Meet the woman working to make Vladimir Putin pay for Ukraine 'war crimes'
- The first woman to serve as Ukraine’s prosecutor general, Iryna Venediktova speaks with steely resolve and occasional humor, and approaches her task with a relentless work ethic.
For now, Iryna Venediktova has a single purpose: To make Vladimir Putin and his forces pay for their crimes in Ukraine. While courts around the world are working to hold Russia accountable, the bulk of the investigation – and the largest number of prosecutions – will likely be done by Ukraine itself. And as Ukraine’s prosecutor general, Venediktova leads the effort.
For Venediktova, this is personal.
“I protect the public interest of Ukrainian citizens. And now I see that I can’t protect these dead kids,” she says. “And for me it’s pain.”
The first woman to serve as Ukraine’s prosecutor general, Venediktova speaks with steely resolve and occasional humor, and approaches her task with a relentless work ethic.
Venediktova, a 43-year-old former law professor, is on the move every few days, the jackets and dresses of her old life increasingly replaced by olive fatigues and a bulletproof vest. She takes meals hurriedly in the car or skips them entirely. She starts early, ends late.
Her office has already opened over 8,000 criminal investigations related to the war and identified over 500 suspects, including Russian ministers, military commanders and propagandists.
“The main functions of the law are to protect and to compensate. I hope that we can do it, because now it’s just beautiful words, no more rule of law,” Venediktova says. “It’s very beautiful words. I want them to work.”
Her days are spent talking with foreign officials and donors, seeking to coordinate efforts and garner support. But she also races from town to town, visiting refugee centers across the country and at border crossings where she has stationed prosecutors to collect the stories of Ukrainians and transform them into fact and evidence before they vanish.
Interviews can take hours. Bent over laptops, prosecutors wait out people’s tears to ask what the shelling sounded like, what kind of spray munitions made on impact. They ask what uniforms, what insignia soldiers wore. This is the raw material of accountability, the first link in a chain of responsibility Venediktova hopes to connect all the way to Russia’s leadership.
On a recent day, she visited the office in Lviv, Where Ala, 34, sits with prosecutors and explains how she’d lost her home. She doesn’t want her last name published because her 8-year-old daughter remains trapped in Russian-held territory.
Ala promises to return with a fragment from a mortar that destroyed her apartment in Vorzel, a town a few kilometers west of Bucha. She’d collected the metal, dense and grey in her hands, as a memento of what she’d survived. And as evidence.
“We need proof for them to be punished,” she says. “I am lucky. I am still here to talk about what happened to me.”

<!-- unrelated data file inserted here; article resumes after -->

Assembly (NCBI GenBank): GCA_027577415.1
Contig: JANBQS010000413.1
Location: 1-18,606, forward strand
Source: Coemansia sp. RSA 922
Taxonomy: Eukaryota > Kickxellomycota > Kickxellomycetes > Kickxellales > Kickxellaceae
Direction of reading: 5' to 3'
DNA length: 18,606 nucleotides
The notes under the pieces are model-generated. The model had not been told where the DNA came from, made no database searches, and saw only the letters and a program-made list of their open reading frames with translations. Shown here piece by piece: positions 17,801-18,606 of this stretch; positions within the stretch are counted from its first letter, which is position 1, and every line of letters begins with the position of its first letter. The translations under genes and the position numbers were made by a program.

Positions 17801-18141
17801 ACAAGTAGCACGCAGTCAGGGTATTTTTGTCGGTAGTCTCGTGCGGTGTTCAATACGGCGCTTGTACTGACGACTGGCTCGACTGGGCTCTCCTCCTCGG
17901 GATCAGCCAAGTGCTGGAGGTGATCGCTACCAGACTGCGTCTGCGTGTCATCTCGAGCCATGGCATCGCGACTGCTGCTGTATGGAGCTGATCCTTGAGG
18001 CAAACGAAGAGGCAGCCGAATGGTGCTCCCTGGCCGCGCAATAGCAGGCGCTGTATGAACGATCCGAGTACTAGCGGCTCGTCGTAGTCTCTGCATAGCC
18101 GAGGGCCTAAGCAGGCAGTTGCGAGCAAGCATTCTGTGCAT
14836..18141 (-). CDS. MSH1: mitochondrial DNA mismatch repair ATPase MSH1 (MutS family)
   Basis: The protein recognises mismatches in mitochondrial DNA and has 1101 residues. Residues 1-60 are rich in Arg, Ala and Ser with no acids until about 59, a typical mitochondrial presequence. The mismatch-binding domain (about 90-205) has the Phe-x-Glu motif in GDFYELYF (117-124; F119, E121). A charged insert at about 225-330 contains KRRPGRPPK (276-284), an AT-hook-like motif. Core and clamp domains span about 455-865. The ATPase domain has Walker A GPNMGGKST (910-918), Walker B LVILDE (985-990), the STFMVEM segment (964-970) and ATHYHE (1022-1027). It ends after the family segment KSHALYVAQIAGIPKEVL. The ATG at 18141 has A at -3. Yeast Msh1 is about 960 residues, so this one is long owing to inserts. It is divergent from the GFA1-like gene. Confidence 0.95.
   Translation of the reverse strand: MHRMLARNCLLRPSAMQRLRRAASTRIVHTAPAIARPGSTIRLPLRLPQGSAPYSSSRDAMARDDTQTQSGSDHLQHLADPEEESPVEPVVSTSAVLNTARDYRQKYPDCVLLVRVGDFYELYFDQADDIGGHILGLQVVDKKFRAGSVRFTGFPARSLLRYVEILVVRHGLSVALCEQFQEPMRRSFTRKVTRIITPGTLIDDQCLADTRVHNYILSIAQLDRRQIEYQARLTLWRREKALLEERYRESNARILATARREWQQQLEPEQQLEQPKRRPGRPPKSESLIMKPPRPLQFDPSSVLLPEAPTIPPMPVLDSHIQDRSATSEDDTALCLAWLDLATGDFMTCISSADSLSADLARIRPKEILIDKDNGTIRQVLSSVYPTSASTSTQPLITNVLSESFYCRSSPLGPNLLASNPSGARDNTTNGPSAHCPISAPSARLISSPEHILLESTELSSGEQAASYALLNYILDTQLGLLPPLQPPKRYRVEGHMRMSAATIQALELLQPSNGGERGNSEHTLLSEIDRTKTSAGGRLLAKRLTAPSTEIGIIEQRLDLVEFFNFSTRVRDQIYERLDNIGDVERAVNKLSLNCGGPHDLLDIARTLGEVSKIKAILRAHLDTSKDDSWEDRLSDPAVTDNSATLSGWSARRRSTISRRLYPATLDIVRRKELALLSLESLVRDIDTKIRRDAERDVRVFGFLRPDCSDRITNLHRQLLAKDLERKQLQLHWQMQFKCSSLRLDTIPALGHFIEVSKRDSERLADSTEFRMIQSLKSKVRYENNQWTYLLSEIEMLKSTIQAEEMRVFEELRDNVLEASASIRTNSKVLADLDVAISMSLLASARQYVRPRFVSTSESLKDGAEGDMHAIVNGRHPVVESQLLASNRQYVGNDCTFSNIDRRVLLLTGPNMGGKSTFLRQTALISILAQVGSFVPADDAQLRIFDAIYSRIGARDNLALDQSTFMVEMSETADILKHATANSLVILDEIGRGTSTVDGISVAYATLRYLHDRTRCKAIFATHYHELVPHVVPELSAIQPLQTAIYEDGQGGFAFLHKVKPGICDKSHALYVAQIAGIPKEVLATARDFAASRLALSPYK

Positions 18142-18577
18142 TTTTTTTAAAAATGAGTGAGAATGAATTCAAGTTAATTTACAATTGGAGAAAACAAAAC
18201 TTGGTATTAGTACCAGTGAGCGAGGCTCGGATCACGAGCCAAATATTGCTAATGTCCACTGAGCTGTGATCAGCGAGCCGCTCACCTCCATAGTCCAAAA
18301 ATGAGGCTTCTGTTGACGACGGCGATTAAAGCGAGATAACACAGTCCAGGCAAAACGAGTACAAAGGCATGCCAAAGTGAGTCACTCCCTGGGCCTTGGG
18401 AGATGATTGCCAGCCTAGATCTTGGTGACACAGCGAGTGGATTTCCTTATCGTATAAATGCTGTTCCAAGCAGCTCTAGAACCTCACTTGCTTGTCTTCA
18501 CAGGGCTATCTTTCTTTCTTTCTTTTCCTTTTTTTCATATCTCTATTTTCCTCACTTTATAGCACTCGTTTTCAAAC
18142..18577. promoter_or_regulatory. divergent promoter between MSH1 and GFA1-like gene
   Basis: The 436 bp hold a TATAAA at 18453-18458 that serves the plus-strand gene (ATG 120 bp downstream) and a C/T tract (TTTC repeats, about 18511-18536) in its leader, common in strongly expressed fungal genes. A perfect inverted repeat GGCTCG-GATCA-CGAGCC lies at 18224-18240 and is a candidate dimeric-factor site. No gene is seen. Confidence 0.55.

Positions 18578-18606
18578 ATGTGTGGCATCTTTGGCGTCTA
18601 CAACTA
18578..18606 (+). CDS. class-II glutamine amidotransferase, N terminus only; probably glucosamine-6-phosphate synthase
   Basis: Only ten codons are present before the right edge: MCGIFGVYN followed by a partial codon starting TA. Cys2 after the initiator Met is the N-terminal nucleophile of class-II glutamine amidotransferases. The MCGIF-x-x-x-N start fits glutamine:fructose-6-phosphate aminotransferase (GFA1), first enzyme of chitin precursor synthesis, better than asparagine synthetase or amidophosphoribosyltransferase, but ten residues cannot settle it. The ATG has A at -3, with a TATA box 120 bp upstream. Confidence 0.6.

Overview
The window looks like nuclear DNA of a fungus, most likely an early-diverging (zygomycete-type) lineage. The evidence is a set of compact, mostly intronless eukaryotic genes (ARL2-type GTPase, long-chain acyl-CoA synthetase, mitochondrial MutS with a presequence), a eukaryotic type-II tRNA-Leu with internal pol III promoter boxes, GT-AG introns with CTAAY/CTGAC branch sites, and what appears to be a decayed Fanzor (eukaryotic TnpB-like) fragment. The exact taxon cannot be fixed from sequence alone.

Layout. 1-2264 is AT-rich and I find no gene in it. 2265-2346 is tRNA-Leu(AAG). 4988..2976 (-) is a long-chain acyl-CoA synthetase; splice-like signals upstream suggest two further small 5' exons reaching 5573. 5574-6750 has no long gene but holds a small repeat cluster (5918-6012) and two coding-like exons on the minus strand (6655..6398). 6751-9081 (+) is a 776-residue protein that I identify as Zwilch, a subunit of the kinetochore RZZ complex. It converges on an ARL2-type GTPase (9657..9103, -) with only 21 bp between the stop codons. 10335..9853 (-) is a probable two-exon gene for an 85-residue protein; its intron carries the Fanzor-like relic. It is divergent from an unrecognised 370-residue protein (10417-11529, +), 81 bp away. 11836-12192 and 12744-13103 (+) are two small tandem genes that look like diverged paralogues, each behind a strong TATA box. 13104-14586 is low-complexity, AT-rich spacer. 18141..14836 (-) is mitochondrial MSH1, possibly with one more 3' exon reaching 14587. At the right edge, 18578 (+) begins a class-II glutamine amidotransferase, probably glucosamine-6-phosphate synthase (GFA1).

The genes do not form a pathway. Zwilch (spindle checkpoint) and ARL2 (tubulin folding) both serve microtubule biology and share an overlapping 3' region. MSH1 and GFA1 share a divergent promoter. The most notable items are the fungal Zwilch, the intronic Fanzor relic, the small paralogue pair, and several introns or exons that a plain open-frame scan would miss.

When President Volodymyr Zelenskyy appointed Venediktova, in March 2020, she inherited an office plagued by allegations of corruption and inefficiency and a legal code outside experts have said is badly in need of reform.
She has pitched herself as a reformer. Thousands of prosecutors have been fired for failing to meet standards of integrity and professionalism, and so she’s got an office that is not fully staffed preparing war crimes cases against what she predicts will be 1,000 defendants.
Venediktova has been building alliances with human rights groups – some of which have a history of antagonism with Ukrainian authorities -- and an often-distrustful public.
In March, a group of 16 Ukrainian civil society groups formed the 5AM Coalition to document potential war crimes. In addition to analyzing open-source material, they manage networks of trained monitors who gather evidence across the country to share with prosecutors.
They’re joined by researchers around the world, at places like the Centre for Information Resilience, Bellingcat and the International Partnership for Human Rights, who have been scouring the flood of social media postings to verify what happened and who is responsible.
Venediktova also has encouraged ordinary citizens to help by collecting information with their smartphones and submitting it online to warcrimes.gov.ua. Five weeks into the war there were over 6,000 submissions.
One of Venediktova’s priorities is to seize the money of war criminals and give it to victims. She will need cooperation from countries around the world where Russian suspects have stashed their wealth. Many countries can’t legally seize assets for a foreign court.
Ukraine is also crowdsourcing this global treasure hunt, with a portal in English, Russian and Ukrainian, where anyone can upload tips about assets.
There is, of course, an even bigger prize that lies just out of reach: Hundreds of billions of dollars of Russian assets frozen by the U.S., E.U., U.K., Switzerland and others. Maybe one day that too could be used to fund reconstruction and reparations in Ukraine.
Shortly before 9 p.m., Venediktova appears on national television, as she does most evenings. She reassures her people that guilt will be punished and suffering compensated.
“My first joy will be victory when we sell someone’s villa, yacht, and our ordinary Ukrainians, who were forced to flee their homes, will physically receive this compensation,” she says. “Thank you, good evening, see you soon.”
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